% cvs -d :ext:remoteCvsRoot co dirPath checkout files in dirPath under the remoteCvsRoot in the remote user@host's account (encoded as path of remoteCvsRoot) creates some bookkeeping files and CVS directory with your local working directory to keep track of the remote path
% cvs update [file(s) or directory] update (i.e., copy from repository to your working directory; bring your working directory up to date). If you don't specify files or directory, then it updates all of the files in the working directory. merges your local files with changes from repository.
% cvs commit [file(s) or directory] commit (i.e., check in the file into the repository and unlock. If you don't specify files or directory, then it commits all the changed files in the working directory. unlocks also, if you locked any of the files you are committing. If you have $Id:$ tags or other tags, they get updated, too.
% cvs add file(s) mark files to be added to the repository the files are not actually submitted to the repository until you do the cvs commit
% cvs rm file(s) mark the files to be removed from the repository the files are not actually removed until cvs commit
% cvs lock file(s) lock the file(s) in the repository prevent others from locking
% cvs unlock file(s) unlocks the file(s) in the repository enable others to lock

Note that you can still lock and unlock, though you are not required to. RCS commands still work.

Note that merging works most of the time, but not always. It does tell you where merging fails, and you would need to manually merge those changes. So, you should still need to be coordinated with your teammates somehow. In general,

  • wrap your lines. That means insert returns in your text files, especially for LaTeX and other source files, even though some text editors visually wrap the lines for you. The reason is that CVS relies on diff, which relies on line breaks to mark units of comparison. Wrapping your lines ensures that diff has a reasonable unit for comparison purpose
  • Have some idea what your teammates are working on, by instant messaging or some other tool. This way, you avoid stepping on each other’s toes.

When you get a conflict, you will be given a chance to resolve the conflict. The source file will include >>>>> and <<<< (“mine” and “theirs”) to mark the difference that it does not know how to resolve.

4. RCS

RCS is Revision Control System. It assumes collaborators are logged in to the same computer (at least computers sharing the same file system) and have access to a shared repository directory.

4.1 Setup

  • One of the team members creates a repository directory somewhere on this shared file system.

    % mkdir repositoryDirectory

    (for my students: login by ssh to, cd ~super/cvsroot and do a mkdir command. you may have to sudo mkdir)

  • Make sure this directory is writable by the group.

    % chmod g+rw repositoryDirectory

    If the collaborators are in different (unix) groups, then you may have to use a+rw instead of g+rw, but that is less secure.

  • Each collaborator should create his/her own working directory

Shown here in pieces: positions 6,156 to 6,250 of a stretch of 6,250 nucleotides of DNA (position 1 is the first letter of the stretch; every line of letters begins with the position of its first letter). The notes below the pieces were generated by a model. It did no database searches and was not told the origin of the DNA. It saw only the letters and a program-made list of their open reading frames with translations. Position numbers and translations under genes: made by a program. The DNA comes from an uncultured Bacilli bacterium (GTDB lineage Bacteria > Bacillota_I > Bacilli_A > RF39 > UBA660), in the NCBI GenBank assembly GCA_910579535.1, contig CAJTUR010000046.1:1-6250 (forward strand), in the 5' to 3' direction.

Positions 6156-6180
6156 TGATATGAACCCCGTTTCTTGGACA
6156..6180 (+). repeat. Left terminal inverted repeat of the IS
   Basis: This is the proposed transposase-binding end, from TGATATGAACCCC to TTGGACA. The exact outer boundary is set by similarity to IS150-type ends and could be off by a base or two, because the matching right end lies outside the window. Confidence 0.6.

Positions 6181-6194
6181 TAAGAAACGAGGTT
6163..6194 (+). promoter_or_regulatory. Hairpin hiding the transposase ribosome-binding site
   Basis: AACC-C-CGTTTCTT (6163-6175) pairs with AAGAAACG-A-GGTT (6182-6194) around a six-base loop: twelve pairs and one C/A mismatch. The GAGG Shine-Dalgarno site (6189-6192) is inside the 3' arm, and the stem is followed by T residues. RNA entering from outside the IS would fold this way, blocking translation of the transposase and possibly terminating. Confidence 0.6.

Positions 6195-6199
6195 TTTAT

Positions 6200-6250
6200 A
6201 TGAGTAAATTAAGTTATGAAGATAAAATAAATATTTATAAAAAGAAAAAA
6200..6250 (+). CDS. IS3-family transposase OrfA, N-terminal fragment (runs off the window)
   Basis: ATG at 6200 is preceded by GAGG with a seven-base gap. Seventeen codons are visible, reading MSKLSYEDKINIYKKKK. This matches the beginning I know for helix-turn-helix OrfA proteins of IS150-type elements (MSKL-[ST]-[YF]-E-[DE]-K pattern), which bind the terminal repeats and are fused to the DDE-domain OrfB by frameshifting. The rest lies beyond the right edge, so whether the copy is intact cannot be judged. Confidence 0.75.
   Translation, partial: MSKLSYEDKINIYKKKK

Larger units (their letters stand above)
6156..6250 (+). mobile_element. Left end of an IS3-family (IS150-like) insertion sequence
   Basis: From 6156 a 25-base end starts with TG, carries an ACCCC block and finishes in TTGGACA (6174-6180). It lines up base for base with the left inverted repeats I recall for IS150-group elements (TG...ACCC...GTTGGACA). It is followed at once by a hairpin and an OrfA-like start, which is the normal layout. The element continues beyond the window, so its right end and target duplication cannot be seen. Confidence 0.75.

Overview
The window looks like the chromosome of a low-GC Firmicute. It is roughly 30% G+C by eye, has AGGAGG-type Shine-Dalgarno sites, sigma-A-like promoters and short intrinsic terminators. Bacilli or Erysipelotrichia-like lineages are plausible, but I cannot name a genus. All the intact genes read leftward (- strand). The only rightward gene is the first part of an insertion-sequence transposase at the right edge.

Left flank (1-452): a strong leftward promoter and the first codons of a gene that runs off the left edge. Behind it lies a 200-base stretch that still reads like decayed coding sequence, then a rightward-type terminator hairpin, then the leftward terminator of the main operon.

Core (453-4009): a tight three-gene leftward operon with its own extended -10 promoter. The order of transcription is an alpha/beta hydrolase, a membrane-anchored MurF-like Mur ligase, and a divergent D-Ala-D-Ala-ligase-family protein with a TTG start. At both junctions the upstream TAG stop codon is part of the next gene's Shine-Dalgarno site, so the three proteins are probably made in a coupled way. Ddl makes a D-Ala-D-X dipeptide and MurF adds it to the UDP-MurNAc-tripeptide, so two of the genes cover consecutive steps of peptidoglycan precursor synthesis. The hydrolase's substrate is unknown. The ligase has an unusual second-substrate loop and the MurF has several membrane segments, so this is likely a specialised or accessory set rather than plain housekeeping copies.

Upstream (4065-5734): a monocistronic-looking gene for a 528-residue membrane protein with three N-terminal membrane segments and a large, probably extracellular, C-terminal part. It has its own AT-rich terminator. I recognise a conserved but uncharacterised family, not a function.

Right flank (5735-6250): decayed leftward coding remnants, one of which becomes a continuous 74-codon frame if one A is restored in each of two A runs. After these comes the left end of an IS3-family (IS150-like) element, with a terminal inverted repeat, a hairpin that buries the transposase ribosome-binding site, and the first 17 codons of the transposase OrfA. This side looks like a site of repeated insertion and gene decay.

% cd
    % mkdir workingDirectory
  • In the working directory, each collaborator should make a symbolic link to the repository and name it RCS % cd workingDirectory
    % ln -s repositoryDirectory RCS (for my students: % ln -s ~super/cvsroot/ yourUserName/yourRepositoryDir RCS

4.2 Check-in, Check-out

RCS provides two commands: check-in (ci) check-out (co). You have the option to lock and unlock. By default, you check out a read-only copy to your working directory. Before making a change, you should lock the file. When you are done, you check in the changes back into the repository. Others have the option of continuing to edit the files, but no more than one person may lock the same file at the same time.

Command Meaning Side effect
% ci file(s) check in a file into the repository (linked by the RCS link) and unlock remove working copy from your working directory. Modifies the corresponding file in the repository. If you have $Id:$ or other tags, they get updated, too.
% ci -u file(s) check in the file into the repository and unlock keeps the working copy in your working directory. Makes your copy read-only.
% ci -l file(s) check in the file into the repository and keep the lock keeps the working copy
% co file(s) check out the file(s) from the repository overwrite the file(s) in your working directory
% co -l file(s) check out and lock the file(s) from the repository overwrites the file(s) in your working directory, but warns you if you have a writable
% ci -r2.1 file(s) check in file with version number 2.1 overrides the default version number.
% co RCS/*,v check out all the files in the repository same (side) effect as co

Note that in the repository, your files are named with a ,v extension. For example, paper.tex is named “paper.tex,v”. This is why when you do co RCS/*,v, you check out everything. Note that if you don’t create the RCS link, it puts the *,v files in the same directory, which can be very confusing.

Summary: RCS uses lock and unlock to track version. It is good practice, though it is easy to forget. When someone locks a file, they don’t automatically notify you. RCS relies on file permission in the working directory where unlocked files are read-only, so that if you attempt make a change, your text editor warns you. But if you are working remotely, then it is a copy of a copy, and the permissions can’t be set automatically (since you would ssh to the server to ci/co in your working directory on the server).